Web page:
•  Enhancing the development of NRE-based power plants by releasing FiT. So far, the Directorate General of NREEC has released FiT regulation for (mini and micro) hydropower plants, solar photovoltaic power plants, biomass and biogas power plants, and municipal solid waste power plants. The FiT regulation for wind and rooftop solar are currently still in progress, and hopefully will be released this year.
  • The Directorate General of NREEC continues to develop rural energy and rural electricity based on renewable energy, particularly through the Bright Indonesia Program (Program Indonesia Terang).
  • The DGNREEC is currently drafting the energy fund that will be allocated for renewable energy development.

Indonesia’s technical hydropower potential is estimated at around 75,000 MW, with untapped resources concentrated on the islands of Sumatra, Java and Sulawesi. It is estimated that there is currently about 8 GW of economically viable undeveloped hydropower potential, which would provide almost 33 TWh of electricity per year.

The electricity sector in Indonesia is dominated by the state-owned utility, PT Perusahaan Listrik Negara (PLN), which controls 74 per cent of the country’s 46 GW of installed electricity capacity, as well as the transmission and distribution infrastructure.

The involvement of independent power producers is regulated in accordance with the 2009 Electricity Law, which maintains PLN’s exclusive rights over the transmission, distribution and selling of electricity.

Total energy demand in Indonesia is expected to increase by 8.7 per cent each year up to 2024. According to PLN’s strategic plan (RUPTL), new capacity in the country will be delivered largely through new coal-fired stations (7.23 GW), gas installations (4 GW) and combined-cycle plant (6.3 GW). The plan also includes a proposed 1 GW of new hydropower capacity.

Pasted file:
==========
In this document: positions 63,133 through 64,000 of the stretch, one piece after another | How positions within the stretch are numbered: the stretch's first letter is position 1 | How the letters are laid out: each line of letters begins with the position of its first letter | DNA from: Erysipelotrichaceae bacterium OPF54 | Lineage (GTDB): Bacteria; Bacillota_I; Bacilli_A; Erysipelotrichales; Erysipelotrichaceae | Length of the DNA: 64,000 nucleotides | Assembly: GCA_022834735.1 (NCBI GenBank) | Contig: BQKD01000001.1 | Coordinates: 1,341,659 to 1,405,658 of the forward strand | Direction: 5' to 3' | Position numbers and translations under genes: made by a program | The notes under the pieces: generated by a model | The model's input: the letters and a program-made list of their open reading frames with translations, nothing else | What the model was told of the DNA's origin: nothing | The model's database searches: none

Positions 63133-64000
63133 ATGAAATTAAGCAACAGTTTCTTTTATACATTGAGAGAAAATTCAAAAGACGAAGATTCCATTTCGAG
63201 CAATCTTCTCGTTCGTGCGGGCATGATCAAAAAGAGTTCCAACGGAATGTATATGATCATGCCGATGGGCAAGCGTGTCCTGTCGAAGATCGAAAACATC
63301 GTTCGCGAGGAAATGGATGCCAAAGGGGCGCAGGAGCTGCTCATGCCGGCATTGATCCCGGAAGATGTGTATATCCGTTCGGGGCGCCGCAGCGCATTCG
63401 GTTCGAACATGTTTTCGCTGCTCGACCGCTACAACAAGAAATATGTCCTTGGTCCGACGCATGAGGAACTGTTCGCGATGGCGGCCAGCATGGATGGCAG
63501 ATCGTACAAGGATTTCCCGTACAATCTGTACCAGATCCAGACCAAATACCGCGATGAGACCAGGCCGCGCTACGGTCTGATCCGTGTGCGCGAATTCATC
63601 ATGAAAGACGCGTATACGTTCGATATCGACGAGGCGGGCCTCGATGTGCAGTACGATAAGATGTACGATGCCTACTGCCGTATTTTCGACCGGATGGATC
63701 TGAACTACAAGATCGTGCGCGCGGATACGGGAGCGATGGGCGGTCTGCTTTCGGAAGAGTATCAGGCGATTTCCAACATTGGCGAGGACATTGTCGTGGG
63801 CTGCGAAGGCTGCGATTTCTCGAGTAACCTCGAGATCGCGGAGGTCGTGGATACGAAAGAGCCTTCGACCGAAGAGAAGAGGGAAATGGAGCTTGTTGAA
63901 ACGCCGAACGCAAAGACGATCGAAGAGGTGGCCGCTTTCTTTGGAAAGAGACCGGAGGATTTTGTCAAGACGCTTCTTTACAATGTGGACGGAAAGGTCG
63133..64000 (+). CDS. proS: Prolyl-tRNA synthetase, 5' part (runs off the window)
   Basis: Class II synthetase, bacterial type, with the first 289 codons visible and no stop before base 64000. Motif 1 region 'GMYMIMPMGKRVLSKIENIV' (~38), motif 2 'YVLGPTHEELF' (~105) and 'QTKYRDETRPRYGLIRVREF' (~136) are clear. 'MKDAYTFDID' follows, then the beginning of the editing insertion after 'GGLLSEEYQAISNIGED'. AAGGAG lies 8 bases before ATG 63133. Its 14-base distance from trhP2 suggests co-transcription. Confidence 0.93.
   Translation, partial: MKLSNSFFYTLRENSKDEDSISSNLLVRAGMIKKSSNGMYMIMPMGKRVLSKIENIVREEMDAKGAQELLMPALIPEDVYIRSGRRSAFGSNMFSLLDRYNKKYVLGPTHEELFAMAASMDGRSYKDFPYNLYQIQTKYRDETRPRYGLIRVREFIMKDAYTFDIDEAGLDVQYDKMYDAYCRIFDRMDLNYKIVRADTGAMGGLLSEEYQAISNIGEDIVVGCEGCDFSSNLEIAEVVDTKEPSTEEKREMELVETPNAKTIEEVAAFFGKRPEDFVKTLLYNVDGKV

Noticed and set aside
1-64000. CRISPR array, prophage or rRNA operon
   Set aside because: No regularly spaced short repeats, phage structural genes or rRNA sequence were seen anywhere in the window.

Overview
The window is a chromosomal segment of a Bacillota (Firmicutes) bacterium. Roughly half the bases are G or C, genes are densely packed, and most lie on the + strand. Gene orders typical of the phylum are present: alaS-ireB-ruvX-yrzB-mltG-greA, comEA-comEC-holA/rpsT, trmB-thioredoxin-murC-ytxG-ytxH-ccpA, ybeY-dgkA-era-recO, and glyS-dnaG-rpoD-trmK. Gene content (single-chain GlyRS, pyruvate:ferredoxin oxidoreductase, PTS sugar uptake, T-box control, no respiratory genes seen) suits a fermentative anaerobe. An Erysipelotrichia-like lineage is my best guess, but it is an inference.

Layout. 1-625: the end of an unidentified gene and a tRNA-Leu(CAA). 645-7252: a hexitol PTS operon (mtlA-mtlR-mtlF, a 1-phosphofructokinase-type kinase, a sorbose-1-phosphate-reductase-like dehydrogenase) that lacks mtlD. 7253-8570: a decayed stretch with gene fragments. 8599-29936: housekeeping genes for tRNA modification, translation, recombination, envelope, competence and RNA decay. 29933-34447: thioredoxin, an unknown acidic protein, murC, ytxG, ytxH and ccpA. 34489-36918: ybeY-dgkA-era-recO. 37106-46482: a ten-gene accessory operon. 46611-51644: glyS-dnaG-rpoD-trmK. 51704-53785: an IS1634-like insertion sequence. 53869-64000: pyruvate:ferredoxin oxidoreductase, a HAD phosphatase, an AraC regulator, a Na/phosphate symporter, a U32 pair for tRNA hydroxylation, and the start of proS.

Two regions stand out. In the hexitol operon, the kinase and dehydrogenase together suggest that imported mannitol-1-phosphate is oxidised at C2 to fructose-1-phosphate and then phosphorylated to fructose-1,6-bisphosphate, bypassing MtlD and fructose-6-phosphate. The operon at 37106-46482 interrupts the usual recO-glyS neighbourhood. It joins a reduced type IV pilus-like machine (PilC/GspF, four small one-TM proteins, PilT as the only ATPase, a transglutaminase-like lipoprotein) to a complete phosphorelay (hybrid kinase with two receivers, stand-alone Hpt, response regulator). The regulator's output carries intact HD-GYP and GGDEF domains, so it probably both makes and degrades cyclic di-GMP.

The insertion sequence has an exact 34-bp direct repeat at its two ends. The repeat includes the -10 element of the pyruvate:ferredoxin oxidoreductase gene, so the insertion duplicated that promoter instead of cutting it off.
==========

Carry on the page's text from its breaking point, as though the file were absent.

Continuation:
Hydropower development will be driven in part by the government’s target to increase the share of renewables in the country’s total energy use to 23 per cent by 2025; the figure is around 5.87 per cent for 2015. Nonetheless, investment in renewable technologies has been deterred by both subsidised fuel prices and a complex, rapidly changing legal and regulatory environment.

Despite these challenges, seven hydropower stations totalling 1,559 MW are currently under construction in the country. A further ten projects totalling 1,819 MW are subject to power purchase agreement (PPA) negotiations, while 19 projects totalling 2,131 MW are in the study or design phase.

The largest project currently under construction is the 1,040 MW Upper Cisokan plant, a pumped storage project located in western Java. The project is being built by South Korea’s Daelim and Italy’s Astaldi Group, in a joint venture with an Indonesian firm, Wika. The total project cost is estimated at USD 800 million, and will be supported by a USD 640 million specific investment loan from the World Bank.

According to the World Bank, the goal of this project is to increase the peaking capacity of the Java-Bali grid in an environmentally and socially sustainable way, while strengthening PLN’s institutional capacity to oversee hydropower planning, development and operations.

Indonesia is also now importing hydropower to the West Kalimantan province in Borneo, from the neighbouring state of Sarawak in Malaysia. A 275 kV transmission connection linking the two countries’ grids in Borneo was completed in January 2016, and imports from Malaysia are expected to reach 50 MW by the end of March 2016. 2015 saw Sarawak Energy Berhad commission the final three turbines at the 944 MW Murum dam.

Indonesia profile is featured in the 2016 Hydropower Status Report. You can download the full report here. This profile was last updated in May 2016.